Folklore for Forecasting?
Before the advent of the science of meteorology, folklore provided forecasting guidelines for generations of farmers and mariners. Since literacy levels were low, these predictive criteria were put in the form of easily remembered doggerel. Like most folklore, they have a kernel -- or more -- of truth to explain and justify them. Consider:
"Red sky at night, a sailor's delight;
Red sky in the morning, a sailor's sure warning."
Red skies occur when the sun shines through clear air right at the horizon, but illuminates the bottoms of clouds in areas of disturbed weather. Since most major weather systems (local squalls and tropical cyclones excepted) move from west to east, when the sky is red at sunrise it is because the eastern horizon is clear while a weather system approaches from the west. The opposite is true when the sun sets behind a clear horizon and illuminates the undersides of the clouds of a departing front.
"Mackerel sky and mares' tails,
Make lofty ships carry low sails."
Mackerel sky is created by altocumulus clouds, which have white or gray patches and are usually round in shape; mares' tails are cirrus clouds, ice clouds above the freezing point that look like delicate white feathers or streamers. These two cloud types are the first to appear at the approach of a cold front or low pressure system.
"When rain comes before the wind dories, gear and vessel mind;
When wind comes before the rain, soon you'll set your sails again."
Typically, substantial rain that begins before the wind picks up is another precursor of an approaching front, and days of bad weather can follow. If it begins to blow, then starts to rain, this is often the symptom of the approach of a local rainstorm or squall, which will likely be over in minutes or hours.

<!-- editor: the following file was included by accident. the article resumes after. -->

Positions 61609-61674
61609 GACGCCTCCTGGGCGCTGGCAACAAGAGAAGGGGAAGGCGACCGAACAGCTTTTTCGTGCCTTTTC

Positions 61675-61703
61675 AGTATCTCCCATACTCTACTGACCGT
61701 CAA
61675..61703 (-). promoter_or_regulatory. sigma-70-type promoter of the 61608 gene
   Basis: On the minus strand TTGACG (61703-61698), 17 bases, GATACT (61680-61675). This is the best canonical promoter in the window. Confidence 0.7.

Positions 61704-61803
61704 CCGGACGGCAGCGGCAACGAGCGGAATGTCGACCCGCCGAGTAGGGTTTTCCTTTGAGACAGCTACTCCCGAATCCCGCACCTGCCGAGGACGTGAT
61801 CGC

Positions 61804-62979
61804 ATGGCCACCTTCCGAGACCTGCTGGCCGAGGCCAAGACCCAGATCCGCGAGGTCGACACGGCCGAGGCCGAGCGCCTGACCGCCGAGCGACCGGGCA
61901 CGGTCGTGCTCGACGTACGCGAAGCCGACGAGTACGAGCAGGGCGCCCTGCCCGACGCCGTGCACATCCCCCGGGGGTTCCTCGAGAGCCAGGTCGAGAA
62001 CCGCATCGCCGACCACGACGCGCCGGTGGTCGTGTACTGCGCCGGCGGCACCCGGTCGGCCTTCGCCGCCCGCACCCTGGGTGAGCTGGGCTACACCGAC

Well, here in South Florida we have our own folk saying (in the modern era of blank verse, don't expect a rhyme):
"When the first cold front of the fall passes through latitude 25, hurricane season has begun to end."
The 25th parallel is the approximate latitude of Miami. Cold fronts march from northwest to southeast throughout the year, but during the South Florida rainy season they seldom even reach mid-Florida. The main reason is that our summer visitor, the ubiquitous Bermuda High I've spoken of several times, blocks the fronts from moving as far south as Miami, so the presence of a cold front usually indicates the degradation of the blocking ridge, and that process normally continues through the winter. That doesn't end the hurricane season for the entire Atlantic/Caribbean basin, but it does reduce the risk of a Florida landfall -- and canceled or delayed cruise departures -- for three reasons:
The weakening of the ridge, or its contraction further east, allows cyclones moving west from the Cape Verde spawning grounds to make an earlier turn toward the pole, keeping them either out to sea or on a track that makes landfall north of Florida.
Behind a typical cold front is dry air. That is why the winter season has shorter periods of rainfall than summer in Florida; the periodic fronts inject dryer, more stable air into the region. This dry air entrains into any nearby cyclone, muzzling the hurricane generation engine.
Though there isn't much temperature change with the earliest fronts, eventually they do bring significant temperature drops, which, in turn, begin to cool the local waters.